Amid rising COVID-19 cases nationwide and a crackdown on a wedding in Brooklyn that reportedly planned to have 10,000 attendees, New York Gov. Andrew Cuomo on Saturday announced a new strategy for combating COVID-19 into the fall and winter months by targeting micro-clusters.
Cuomo said that targeting coronavirus would no longer be at the statewide or regional level, but "block-by-block."
"For fall we are going to deploy a micro-cluster strategy. We have been targeting all our actions either ... statewide ... or we reopened on a regional level. We are now going to analyze it block-by-block," he said. "We have data so specific that we can't show it because it could violate privacy conditions. We know exactly where the new cases are coming from."
Cuomo said Orange, Rockland, Queens and Brooklyn counties contain micro-clusters.
Cuomo also detailed how New York state officials have cracked down on a planned wedding in Williamsburg which they allege would have brought together "upwards of 10,000 individuals."
The Rockland County Sheriff's Office tipped off authorities to the Monday wedding which would have taken place outside the state's cluster zones in Brooklyn. An order signed by the state health commissioner was served last night by the New York City Sheriff's Office to halt the wedding.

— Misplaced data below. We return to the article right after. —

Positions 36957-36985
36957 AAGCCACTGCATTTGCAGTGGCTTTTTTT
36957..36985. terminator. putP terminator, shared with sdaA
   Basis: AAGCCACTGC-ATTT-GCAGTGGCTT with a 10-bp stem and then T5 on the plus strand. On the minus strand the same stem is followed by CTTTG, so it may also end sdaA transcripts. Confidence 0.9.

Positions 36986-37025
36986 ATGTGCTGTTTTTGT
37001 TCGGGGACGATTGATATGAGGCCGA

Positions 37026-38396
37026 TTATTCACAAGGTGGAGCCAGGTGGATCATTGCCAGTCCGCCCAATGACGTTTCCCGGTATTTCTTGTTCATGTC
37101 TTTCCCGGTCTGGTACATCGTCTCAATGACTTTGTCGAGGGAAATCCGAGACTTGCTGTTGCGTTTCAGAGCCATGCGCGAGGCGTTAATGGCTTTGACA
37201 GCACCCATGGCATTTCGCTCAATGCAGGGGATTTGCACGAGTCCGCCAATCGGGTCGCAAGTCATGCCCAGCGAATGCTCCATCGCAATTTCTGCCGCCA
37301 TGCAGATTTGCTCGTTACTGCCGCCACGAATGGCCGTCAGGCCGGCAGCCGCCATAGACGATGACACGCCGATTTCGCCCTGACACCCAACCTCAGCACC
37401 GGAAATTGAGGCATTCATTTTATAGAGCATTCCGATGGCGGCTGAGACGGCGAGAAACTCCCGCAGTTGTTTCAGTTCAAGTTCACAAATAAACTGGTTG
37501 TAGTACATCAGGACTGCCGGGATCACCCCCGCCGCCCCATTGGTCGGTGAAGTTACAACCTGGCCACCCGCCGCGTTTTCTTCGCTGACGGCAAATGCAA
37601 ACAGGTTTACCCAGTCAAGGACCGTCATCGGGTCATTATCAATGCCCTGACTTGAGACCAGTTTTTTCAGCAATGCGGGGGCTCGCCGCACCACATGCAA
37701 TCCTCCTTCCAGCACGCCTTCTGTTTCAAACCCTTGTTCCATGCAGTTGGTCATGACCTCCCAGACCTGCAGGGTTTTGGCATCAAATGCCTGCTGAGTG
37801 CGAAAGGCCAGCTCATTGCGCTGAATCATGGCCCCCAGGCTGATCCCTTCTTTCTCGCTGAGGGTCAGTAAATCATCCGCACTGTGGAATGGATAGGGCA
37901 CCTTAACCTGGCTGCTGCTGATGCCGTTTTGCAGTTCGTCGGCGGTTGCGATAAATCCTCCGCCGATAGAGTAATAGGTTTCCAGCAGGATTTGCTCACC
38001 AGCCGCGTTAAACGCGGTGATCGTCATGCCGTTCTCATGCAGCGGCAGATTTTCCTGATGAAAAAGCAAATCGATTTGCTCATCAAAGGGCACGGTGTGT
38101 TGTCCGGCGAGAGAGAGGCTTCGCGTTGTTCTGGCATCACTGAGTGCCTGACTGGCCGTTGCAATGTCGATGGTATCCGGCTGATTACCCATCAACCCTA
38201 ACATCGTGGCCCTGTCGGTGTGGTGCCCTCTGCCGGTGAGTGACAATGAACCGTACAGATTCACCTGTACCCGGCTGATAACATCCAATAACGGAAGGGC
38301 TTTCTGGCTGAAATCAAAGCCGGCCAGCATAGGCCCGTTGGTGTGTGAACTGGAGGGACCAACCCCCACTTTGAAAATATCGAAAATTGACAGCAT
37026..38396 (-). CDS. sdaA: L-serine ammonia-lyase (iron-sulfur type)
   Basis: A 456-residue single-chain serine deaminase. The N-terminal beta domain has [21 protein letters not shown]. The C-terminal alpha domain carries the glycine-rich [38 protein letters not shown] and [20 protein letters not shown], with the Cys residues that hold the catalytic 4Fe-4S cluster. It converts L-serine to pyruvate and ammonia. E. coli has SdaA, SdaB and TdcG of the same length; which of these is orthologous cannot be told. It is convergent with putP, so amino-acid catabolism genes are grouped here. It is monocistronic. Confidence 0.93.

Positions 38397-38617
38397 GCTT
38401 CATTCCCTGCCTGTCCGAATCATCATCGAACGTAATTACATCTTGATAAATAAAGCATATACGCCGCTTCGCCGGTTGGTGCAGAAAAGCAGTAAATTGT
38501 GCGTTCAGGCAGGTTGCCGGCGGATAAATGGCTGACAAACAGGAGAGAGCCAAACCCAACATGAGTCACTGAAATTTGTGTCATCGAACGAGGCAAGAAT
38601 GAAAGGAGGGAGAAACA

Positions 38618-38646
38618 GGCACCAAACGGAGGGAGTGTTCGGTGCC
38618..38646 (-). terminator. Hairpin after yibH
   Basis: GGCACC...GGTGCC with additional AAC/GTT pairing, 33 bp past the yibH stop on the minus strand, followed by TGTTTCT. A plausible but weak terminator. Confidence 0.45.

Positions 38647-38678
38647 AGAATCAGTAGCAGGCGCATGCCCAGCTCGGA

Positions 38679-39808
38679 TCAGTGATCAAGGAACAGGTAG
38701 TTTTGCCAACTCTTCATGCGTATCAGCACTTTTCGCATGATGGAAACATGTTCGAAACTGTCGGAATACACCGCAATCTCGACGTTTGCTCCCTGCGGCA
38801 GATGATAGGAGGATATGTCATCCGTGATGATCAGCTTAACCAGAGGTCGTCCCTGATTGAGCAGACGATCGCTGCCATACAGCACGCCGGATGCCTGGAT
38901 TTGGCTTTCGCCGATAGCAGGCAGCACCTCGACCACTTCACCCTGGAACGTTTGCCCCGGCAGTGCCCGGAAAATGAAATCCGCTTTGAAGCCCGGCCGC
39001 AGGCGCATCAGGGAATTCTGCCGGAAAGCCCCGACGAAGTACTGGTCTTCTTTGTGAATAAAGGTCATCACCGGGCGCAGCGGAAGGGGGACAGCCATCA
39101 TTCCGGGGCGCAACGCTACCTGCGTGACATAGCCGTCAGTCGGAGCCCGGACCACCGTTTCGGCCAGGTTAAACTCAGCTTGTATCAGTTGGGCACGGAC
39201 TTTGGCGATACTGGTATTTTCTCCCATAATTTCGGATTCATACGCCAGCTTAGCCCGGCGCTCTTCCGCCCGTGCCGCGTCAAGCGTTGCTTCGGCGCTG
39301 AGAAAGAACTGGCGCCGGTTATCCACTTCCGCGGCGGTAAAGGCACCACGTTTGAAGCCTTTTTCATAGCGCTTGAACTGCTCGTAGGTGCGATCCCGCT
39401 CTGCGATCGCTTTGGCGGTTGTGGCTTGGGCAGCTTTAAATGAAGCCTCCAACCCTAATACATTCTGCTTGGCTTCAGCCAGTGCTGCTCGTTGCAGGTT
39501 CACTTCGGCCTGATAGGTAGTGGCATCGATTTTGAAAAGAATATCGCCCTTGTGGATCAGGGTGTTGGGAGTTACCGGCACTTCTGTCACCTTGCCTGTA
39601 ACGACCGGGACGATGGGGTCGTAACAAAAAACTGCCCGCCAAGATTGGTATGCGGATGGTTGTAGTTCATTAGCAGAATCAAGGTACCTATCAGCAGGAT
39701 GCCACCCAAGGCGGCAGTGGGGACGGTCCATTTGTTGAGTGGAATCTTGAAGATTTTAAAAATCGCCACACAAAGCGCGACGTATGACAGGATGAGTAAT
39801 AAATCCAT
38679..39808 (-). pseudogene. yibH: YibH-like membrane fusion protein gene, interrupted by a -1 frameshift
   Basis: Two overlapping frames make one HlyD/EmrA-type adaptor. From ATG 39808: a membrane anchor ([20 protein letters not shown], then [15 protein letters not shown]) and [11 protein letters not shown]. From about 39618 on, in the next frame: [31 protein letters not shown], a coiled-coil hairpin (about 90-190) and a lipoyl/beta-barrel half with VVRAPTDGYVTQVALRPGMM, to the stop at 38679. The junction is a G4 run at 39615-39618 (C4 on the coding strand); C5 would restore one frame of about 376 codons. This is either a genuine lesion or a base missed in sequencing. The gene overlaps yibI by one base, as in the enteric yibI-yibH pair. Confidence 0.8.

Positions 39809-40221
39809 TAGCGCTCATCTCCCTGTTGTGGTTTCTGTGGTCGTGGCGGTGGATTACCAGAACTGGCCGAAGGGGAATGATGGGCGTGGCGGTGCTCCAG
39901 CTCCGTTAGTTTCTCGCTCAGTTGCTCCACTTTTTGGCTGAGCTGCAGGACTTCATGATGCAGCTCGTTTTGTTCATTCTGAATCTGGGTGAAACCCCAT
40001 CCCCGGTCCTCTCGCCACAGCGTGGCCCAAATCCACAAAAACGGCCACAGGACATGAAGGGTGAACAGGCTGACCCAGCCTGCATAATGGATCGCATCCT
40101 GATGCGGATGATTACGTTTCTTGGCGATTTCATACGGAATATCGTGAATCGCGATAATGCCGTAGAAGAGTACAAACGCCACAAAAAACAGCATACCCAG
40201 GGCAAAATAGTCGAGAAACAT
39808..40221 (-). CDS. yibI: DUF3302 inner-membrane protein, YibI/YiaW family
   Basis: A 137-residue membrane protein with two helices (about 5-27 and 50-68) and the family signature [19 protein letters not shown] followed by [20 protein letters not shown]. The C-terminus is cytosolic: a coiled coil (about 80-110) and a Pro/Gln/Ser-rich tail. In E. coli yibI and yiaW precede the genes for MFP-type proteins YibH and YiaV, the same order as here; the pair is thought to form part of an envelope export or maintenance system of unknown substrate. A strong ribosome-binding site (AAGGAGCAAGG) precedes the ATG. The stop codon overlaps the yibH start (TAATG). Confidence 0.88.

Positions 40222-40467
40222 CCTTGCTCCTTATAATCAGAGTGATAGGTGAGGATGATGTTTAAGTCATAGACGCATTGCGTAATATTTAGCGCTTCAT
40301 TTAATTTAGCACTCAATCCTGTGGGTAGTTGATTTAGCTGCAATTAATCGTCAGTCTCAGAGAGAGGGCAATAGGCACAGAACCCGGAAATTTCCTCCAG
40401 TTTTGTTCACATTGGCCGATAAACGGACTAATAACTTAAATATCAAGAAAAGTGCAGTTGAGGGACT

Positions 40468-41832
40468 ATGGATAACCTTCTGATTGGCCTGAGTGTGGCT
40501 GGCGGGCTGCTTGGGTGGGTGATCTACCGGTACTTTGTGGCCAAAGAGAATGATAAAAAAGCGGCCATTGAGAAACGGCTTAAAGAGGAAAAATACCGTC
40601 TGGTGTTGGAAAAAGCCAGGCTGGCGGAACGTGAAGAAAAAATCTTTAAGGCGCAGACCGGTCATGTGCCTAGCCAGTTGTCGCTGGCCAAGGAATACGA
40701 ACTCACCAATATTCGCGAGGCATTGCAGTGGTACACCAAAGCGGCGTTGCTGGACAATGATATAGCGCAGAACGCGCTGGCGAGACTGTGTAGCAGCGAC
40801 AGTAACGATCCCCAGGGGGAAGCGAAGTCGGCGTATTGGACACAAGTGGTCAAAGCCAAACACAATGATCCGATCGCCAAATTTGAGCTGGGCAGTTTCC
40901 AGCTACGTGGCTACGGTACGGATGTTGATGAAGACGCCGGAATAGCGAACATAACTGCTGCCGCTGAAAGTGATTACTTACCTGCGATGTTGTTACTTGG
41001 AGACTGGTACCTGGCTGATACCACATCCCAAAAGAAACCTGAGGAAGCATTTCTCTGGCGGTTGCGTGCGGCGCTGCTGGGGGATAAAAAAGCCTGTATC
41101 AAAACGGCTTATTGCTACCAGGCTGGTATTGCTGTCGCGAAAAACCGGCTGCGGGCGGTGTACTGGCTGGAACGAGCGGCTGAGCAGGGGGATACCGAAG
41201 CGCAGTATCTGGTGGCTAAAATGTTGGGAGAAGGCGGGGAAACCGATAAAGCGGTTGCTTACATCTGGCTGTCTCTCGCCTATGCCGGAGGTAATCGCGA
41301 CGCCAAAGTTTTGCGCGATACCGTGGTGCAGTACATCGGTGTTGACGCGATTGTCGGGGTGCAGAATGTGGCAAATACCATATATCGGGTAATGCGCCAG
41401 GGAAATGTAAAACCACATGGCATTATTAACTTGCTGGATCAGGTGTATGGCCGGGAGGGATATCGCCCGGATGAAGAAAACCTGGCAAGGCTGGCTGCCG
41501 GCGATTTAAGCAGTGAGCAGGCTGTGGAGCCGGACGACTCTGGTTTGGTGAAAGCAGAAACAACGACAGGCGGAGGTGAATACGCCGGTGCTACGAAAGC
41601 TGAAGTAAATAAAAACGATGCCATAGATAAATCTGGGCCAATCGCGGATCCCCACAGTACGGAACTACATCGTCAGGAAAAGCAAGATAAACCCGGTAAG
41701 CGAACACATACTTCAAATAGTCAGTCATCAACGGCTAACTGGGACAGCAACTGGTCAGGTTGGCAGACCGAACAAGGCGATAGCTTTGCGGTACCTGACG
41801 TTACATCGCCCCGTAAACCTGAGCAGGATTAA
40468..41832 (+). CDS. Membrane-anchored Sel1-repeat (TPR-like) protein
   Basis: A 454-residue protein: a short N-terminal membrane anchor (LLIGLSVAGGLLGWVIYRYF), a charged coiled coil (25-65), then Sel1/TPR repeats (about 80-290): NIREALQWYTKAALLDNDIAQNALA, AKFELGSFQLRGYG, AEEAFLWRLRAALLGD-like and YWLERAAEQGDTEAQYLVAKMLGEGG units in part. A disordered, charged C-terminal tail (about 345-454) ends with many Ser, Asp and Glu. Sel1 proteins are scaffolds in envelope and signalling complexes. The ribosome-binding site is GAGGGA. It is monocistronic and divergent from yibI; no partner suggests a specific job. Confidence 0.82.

The governor said micro-clusters would be declared "red zones." Areas buffering red zones would be deemed "orange zones" depending on COVID-19 cluster density and areas outside buffer zones would be "yellow zones," also depending on cluster density.
"A cluster signifies a lack of compliance, common sense. The only answer is more enforcement," Cuomo said.
Cuomo additionally announced that starting Oct. 23, movie theaters outside of New York City could reopen at 25% capacity with up to 50 people per screen. Mandatory social distancing and other precautions would also be enforced.
New York has one of the lowest infection rates in the nation, the governor said, at a 1.1% average as of Saturday, same as two weeks ago.
Cuomo also expressed hope that a vaccine would become available over the winter but said he was also concerned about the "complex government issue" of administering a vaccine. He also addressed what he called "COVID fatigue," but urged New Yorkers who might be tired of social distancing measures to continue to take precautions to prevent the spread of the virus in New York.
ABC News' Joshua Hoyos and Jamie Aranoff contributed to this report.